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#SuzyPFW: Bringing Exotic Paul Poiret Back to Life

Courtesy of Getty: The historic house of one of the first masters of French haute couture, Paul Poiret, has been revived for the 21st century

A misty blue light swirled along the tiled nave of the Musée des Arts Décoratifs. It was the moment when Paul Poiret, a historic designer of Orientalist clothes that swathed the body, was being coaxed back to life.

Courtesy of Indigital.TV: Paul Poiret Autumn/Winter 2018

This exotic figure, with his lavish lifestyle, who reached his zenith in the early 20th century, is being resuscitated by Yiqing Yin, a designer of Chinese origin who has been selected by the brand’s new South Korean owner, Shinsegae.

Having eagerly collected the Gazette du Bon Ton (1912-1925), with its delicate fashion drawings from Poiret’s Art Deco period, I was fascinated to see how the original designer’s flamboyant work, captured by the pens of Georges Barbier or Erté, might be revitalised. Poiret’s fashion fame included ridding women of corsets in 1906. But I was also aware of a famous drawing from the 1920s, when Poiret was running out of clients and money to stage his extravagant parties. The cruel cartoon had Coco Chanel arriving as Poiret slinked off the page.

Courtesy of Getty: Examples of Paul Poiret’s signature dresses – without corsets – photographed in his garden in Paris, 1910

Yiqing  showed me how she had used the drape of fabrics to match her 21st-century vision of a Poiret revival based on fluidity. That meant that the clothes could be worn in different ways, with the material creating varied shapes.

“There’s such an abundance of skills and generosity of creation – and such a rich heritage with archives and stories,” said the designer, who captured some of Poiret’s sumptuous grandeur with her colours: hot pink, burnt umber, dusty blue, and patterns splashing black on a rich red. By contrast, there were some geometric lines that looked almost like piano keys.

Courtesy of Indigital.TV: Paul Poiret Autumn/Winter 2018

Clothes for the modern world cannot be as lush as in Poiret’s heyday. But Yiqing’s concept of ‘slipping and sliding’ the clothes, especially at the shoulders, gives a hint of sensuality.

The thoughtful designer, who has previously given her perfume of the East to the Léonard label, is now working with Anne Chapelle, who manages the Haider Ackermann brand, among other labels. But relaunching a forgotten name is a complex issue. Should Yiqing Yin make the clothes seem more of the current moment? And is it wise to try to reboot the Poiret concept of making fabric slip across the body?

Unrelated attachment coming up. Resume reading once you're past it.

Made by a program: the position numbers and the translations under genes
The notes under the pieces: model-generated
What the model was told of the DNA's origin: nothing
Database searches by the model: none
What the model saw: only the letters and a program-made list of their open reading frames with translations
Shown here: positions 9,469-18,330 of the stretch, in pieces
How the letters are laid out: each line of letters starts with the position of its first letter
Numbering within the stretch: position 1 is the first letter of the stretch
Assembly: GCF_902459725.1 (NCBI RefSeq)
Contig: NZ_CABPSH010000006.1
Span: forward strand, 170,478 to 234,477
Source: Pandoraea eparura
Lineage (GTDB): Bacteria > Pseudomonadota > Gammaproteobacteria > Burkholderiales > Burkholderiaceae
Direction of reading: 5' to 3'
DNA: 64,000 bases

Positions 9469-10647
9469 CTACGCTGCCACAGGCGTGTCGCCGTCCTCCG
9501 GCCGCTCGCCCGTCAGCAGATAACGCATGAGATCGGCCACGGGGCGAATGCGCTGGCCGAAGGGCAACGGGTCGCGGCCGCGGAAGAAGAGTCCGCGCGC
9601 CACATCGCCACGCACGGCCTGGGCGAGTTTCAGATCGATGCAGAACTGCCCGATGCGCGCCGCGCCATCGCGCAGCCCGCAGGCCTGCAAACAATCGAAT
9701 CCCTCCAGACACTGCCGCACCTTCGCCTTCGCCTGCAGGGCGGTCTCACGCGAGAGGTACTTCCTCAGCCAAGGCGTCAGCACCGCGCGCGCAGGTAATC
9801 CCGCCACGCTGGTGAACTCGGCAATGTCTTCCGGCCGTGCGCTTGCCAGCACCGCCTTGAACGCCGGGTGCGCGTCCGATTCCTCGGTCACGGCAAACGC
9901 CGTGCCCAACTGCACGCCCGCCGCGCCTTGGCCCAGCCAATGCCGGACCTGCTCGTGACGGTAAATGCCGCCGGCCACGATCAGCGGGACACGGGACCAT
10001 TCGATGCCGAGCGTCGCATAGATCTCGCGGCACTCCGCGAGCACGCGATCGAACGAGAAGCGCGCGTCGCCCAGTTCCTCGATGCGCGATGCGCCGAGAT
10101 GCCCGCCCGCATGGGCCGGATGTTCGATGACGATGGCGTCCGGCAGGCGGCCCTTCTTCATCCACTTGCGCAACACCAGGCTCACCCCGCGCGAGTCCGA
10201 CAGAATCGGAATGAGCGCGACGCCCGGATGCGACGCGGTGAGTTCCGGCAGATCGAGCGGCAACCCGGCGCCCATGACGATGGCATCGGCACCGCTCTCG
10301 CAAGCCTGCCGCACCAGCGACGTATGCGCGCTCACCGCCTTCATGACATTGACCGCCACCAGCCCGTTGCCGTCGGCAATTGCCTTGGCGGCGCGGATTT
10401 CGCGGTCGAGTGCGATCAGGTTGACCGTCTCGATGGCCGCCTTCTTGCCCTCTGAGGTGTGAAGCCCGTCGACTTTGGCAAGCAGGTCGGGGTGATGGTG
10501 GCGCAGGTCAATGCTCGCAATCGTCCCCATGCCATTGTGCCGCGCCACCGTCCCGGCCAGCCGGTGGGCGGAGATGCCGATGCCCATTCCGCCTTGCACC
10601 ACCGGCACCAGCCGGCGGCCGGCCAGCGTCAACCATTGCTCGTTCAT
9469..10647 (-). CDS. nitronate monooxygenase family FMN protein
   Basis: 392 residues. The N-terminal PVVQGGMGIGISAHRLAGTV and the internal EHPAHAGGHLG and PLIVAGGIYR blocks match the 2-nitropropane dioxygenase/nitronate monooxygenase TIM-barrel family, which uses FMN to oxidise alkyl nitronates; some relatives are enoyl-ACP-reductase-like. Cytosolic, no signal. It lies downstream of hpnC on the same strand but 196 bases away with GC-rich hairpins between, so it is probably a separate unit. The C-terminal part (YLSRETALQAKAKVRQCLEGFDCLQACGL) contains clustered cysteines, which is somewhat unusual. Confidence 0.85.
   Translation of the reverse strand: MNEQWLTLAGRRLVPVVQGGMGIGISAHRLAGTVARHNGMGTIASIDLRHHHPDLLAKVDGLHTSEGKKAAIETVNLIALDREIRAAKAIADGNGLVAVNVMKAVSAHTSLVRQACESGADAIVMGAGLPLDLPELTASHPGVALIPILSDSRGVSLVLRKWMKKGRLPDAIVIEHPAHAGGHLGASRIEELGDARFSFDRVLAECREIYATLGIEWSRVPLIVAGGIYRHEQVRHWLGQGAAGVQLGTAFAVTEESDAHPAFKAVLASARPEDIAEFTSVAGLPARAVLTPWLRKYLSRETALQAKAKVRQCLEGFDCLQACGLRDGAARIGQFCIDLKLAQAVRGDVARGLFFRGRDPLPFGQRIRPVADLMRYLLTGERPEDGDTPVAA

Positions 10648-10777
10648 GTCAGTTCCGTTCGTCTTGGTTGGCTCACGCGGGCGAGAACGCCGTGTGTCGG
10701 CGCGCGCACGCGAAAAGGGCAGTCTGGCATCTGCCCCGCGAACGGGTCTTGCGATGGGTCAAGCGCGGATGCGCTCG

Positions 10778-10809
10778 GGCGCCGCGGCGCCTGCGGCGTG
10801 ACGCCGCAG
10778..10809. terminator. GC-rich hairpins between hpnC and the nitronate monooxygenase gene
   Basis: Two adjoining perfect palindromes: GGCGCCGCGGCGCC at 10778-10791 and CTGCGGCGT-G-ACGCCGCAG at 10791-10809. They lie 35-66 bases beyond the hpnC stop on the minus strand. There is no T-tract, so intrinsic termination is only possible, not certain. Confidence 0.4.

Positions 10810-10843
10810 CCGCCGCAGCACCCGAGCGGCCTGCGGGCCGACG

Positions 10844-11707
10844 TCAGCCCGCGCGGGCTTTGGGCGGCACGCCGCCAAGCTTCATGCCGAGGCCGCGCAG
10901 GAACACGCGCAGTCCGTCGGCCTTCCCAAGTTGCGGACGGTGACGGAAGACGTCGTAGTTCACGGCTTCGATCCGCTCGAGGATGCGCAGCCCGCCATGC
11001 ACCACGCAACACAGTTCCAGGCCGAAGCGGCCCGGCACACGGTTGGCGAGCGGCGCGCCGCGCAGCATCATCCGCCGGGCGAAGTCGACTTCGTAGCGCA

Courtesy of Indigital.TV: Paul Poiret Autumn/Winter 2018

Explaining the construction of one outfit, she said, “This wrap coat is two separate pieces. The architecture comes from different rectangles. The hunched back is very characteristic, and basically I started from that major coat in Poiret’s history. I really love grand flowers, so I mixed them in the painting. Then I made it into a jacket and used the reverse side, with the raw elements, to show the accidents and hesitation of the human hand.”

Courtesy of Indigital.TV: Paul Poiret Autumn/Winter 2018

All those ideas were, of course, taken from haute couture. When Poiret’s unique creations were worn by art lover Peggy Guggenheim, she would have had clothes made to measure and to her taste.

Courtesy of Getty: Paul Poiret fitting a client during his tour of the United States in January 1900

Turning this vision of the past into a collection for Autumn/Winter 2018 was fairly convincing. Anyone looking for drape and unusual colours could find something genuinely easy to wear. Even an oversize black top pulled over a long pleated white skirt, splattered with black, had an artistic glamour.

Courtesy of Indigital.TV: Paul Poiret Autumn/Winter 2018

But where will Poiret go from here? Yiqing shared the questions she asks herself. “What shall we keep? What is still relevant today? What is relevant for tomorrow? What can be kept to be at the service of women – because that’s what Poiret was: in the service of women and the arts.”

Courtesy of Getty/Private Collection: An illustration by Georges Lepape of an outfit designed by Paul Poiret for his wife, Denise, to wear to a Persian-themed party, 1921

“And what are the new languages to convey that,” she continued, “and to pursue this message, push boundaries, hijack different genres, challenge different conventions – because all that is what Poiret did. Today, it’s not just about liberating the female form, but also the female spirit and the mind. I want to propose a new sensuality that is not in excess; that is conscious and paradoxical.”

Courtesy of Indigital.TV: Paul Poiret Autumn/Winter 2018

Let’s hope that Yiqing can answer her own, wise questions.

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